Israel army to 'act' after investigation reveals soldiers filmed naked, blindfolded Palestinians

Israel army to 'act' after investigation reveals soldiers filmed naked, blindfolded Palestinians
Israel announced it will punish soldiers following an investigation by the BBC. But it has a poor track record of holding its soldiers to account.
3 min read
13 February, 2024
Israeli forces in Gaza have been accused of committing a number of war crimes violations [Getty]

Israel's army has said “significant command measures will be taken” against soldiers who filmed naked and blindfolded Palestinian detainees and uploaded the footage online, following a BBC report.

A BBC Verify investigation on 9 February identified hundreds of online videos showing Palestinian detainees being humiliated, including eight that were shared by Israeli soldiers and showed stripped and blindfolded people. The detainees were filmed against their will by current or former soldiers, who uploaded the footage online without hiding their identity.

The images, which circulated widely, constitute a likely violation of international law. Article 3 of the Geneva Conventions prohibits degrading treatment and “outrages upon personal dignity” of both soldiers and civilians.

But humiliating Palestinians is common practice among Israeli soldiers, who have taken to TikTok to share footage of their own abuses during the war on Gaza. Hundreds of videos have surfaced since November 2023 on soldiers’ TikTok accounts, showing them blowing up buildings, vandalising and looting homes, and raising Israeli flags over the ruins. Many also show Palestinian men and women stripped of their clothes, blindfolded, and forced to kneel on the ground in public.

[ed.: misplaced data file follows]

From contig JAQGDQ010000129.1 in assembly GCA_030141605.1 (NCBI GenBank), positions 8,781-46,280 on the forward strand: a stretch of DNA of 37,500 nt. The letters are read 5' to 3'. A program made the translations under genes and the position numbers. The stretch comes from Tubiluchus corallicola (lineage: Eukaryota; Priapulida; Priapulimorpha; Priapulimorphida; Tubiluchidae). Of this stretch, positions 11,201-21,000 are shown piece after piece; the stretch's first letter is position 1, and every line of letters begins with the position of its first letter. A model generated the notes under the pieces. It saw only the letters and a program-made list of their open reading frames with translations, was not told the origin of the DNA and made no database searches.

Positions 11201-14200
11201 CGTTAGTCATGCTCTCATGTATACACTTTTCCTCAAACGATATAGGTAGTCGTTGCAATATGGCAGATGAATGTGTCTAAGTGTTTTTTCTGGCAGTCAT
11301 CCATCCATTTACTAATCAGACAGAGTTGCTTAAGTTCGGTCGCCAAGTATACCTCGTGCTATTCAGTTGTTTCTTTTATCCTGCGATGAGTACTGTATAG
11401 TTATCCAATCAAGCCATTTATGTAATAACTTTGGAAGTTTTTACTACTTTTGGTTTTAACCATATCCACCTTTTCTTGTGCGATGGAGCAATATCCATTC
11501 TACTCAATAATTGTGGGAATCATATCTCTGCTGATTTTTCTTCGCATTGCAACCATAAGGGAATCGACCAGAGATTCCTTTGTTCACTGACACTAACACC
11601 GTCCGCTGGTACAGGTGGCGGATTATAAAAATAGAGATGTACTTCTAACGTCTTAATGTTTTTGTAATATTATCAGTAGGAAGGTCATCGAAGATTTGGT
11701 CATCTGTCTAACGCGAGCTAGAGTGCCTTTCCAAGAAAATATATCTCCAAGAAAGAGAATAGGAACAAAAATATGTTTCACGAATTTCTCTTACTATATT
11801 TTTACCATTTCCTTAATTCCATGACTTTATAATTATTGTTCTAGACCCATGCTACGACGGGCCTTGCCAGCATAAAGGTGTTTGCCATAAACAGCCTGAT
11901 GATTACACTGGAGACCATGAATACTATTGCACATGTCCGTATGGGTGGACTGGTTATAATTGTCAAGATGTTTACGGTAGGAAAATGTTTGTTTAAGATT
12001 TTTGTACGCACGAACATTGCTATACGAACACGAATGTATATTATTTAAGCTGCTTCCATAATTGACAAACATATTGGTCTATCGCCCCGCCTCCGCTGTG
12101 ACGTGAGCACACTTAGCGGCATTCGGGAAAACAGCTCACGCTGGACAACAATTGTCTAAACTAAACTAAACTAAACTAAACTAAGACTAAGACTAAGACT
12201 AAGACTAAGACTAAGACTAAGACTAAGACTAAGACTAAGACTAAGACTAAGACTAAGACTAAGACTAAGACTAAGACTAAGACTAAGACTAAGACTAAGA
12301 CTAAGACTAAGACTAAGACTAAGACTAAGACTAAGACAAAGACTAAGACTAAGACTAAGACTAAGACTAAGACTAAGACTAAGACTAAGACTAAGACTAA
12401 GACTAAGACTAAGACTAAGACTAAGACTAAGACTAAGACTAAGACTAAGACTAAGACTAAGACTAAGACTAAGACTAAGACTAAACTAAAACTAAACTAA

Despite army statements distancing itself from the actions of individual soldiers, a Haaretz investigation earlier this month revealed that a psychological warfare unit of the Israeli army was behind the '72 Virgins  – Uncensored' Telegram channel which shared and celebrated images of destruction and gore from Gaza.

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The Israeli military responded to the investigation on Monday saying it would take action against its soldiers found to have filmed Palestinian detainees in humiliating circumstances. It also claimed to have terminated the service of one of the reservists identified in the investigation.

But international human rights groups have cast doubts on the impartiality of the Israeli army’s internal probes on multiple occasions in the past.

A prior internal probe carried out in 2009 by the Israeli army and covering the 2008-2009 Israeli “Operation Cast Lead” failed to find any evidence of misconduct, although it had killed over 1,000 Palestinian civilians and involved the use of white phosphorus near civilian homes.

It is also not the first time Israel has claimed it will investigate cases of “misconduct” during the current war on Gaza. In an earlier statement made in response to The New Arab’s own investigations about similar videos, the Israeli military said: “The IDF [Israel Defense Forces or Israeli military] has acted and continues to act to identify unusual cases that deviate from what is expected of IDF soldiers. Those cases will be arbitrated, and significant command measures will be taken against the soldiers involved.”